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I've read a few things about CO2 tolerance, the Bohr effect etc - this link has an overview of it but there are many similar sources including some scientific papers (although not necessarily focused on training athletes). https://remedypt.com/co2-tolerance-for-runners/

Is this something competitive cyclists should concern themselves with? Indeed, does this feature in any pro cyclists' training and coaching programme currently?

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  • Is this just the opposite of ones max blood oxygen level?
    – Criggie
    Dec 28, 2021 at 23:29
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    I’ve never heard of this, or seen it referred to in exercise physiology papers. It does seem to be a legit concern for divers, but the linked web page sounds like snake oil.
    – Adam Rice
    Dec 29, 2021 at 0:16
  • @AdamRice I've heard of this in context of the legendary Czech distance runner Emil Zátopek [1922-2000]. Even then. His experiements in hypoventilation training were both about low O2 and high CO2.
    – Kaz
    Dec 29, 2021 at 22:43

2 Answers 2

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At this time, this sounds like unvalidated pseudo-science.

I wouldn't take the article that you cite at face value. The website is primarily an advertisement for the author's private practice. The sources cited in the article aren't related to exercise, aren't primary research, or are neither. The author isn't a leader in the field, a respected researcher, or anything of the sort. She's a physical therapist whose primary client is the athletic department of a very small high school.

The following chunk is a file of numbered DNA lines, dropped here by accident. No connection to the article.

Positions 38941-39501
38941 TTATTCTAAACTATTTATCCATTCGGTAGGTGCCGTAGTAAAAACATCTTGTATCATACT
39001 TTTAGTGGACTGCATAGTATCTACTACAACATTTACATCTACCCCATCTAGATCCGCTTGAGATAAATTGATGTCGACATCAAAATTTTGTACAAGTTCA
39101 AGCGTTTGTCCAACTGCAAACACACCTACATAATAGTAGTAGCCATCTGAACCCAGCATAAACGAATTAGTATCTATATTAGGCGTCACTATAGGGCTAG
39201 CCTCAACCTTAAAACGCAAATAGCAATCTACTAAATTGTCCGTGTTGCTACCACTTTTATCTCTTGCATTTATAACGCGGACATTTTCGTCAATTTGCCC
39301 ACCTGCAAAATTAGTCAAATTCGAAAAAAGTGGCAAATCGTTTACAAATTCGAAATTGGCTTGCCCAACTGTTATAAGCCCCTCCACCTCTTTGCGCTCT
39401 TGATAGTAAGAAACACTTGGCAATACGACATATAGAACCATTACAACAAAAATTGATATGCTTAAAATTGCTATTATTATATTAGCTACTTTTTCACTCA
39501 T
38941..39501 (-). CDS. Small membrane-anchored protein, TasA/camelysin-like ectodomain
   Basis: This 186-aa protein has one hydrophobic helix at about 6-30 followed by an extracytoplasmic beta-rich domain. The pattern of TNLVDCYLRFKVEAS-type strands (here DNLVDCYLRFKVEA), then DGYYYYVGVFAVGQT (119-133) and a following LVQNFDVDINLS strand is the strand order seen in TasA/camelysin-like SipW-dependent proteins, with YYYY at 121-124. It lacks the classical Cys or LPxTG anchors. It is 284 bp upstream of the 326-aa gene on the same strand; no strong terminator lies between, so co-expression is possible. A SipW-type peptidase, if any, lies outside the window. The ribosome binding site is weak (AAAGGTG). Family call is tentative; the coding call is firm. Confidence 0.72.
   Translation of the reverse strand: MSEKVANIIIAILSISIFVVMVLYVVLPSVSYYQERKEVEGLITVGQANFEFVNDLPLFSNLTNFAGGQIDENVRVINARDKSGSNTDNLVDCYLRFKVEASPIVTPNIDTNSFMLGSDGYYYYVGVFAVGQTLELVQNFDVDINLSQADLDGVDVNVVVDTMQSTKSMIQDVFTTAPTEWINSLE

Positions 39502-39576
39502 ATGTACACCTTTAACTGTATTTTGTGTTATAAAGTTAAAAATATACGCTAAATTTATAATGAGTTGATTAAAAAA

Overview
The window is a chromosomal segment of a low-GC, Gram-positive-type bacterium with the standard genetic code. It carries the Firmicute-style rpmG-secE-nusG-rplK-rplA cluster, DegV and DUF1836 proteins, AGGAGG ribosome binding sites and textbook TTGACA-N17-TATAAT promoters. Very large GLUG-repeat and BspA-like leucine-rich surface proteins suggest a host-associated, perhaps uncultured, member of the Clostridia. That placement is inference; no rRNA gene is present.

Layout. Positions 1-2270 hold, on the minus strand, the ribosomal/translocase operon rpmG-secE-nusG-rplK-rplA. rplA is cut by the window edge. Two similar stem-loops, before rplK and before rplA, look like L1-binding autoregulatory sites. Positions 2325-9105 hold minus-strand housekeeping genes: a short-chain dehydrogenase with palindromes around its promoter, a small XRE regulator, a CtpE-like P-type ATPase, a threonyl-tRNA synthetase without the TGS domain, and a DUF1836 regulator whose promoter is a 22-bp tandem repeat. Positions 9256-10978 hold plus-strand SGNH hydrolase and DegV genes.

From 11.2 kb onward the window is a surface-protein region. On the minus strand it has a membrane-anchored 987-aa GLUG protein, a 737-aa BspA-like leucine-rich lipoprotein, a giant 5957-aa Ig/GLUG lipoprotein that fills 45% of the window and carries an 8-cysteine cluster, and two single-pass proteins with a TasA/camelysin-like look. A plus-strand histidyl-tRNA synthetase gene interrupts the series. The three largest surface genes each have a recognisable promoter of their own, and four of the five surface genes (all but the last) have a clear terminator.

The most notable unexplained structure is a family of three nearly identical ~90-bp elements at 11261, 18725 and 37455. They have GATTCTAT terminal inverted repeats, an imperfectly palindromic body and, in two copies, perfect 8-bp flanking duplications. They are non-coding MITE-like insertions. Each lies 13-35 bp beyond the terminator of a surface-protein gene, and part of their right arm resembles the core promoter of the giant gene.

While there are, indeed, scholarly articles about CO2 tolerance, I was not able to find any that applied to athletes in general, much less cyclists in particular. Connecting the scholarly articles that I did find (which revolved around medical conditions) to athletics or cycling requires leaps of reason that aren't supported by the existing research.

A quick Googling of "CO2 tolerance atheletes" and "CO2 tolerance cycling" turned up articles similar to the one you cite, but nothing that I would consider authoritative. In fact, the article you cited was at the top of the first list and near the top of the second. The most relevant article I saw was from Bike Radar. However, that article didn't cite any external sources and contained enough links to specific products that I suspect its purpose is to generate advertising revenue rather than to inform readers. All of this indicates to me that this isn't currently a widely accepted training concern within the cycling community.

With hundreds of professional cyclists in the world, I wouldn't rule out the possibility that one or two has been swayed by one of these articles and has started to apply these ideas to his or her training. But that hypothetical professional cyclist would appear to be the exception, not the rule.

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    Thanks for looking for other papers, I did have some but lost the references. Happy that this is something I can ignore. :)
    – Wilskt
    Dec 29, 2021 at 8:57
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Unless you specialize in cycling events where you hold your breath the entire race, I am beyond skeptical of some of the claims in that article.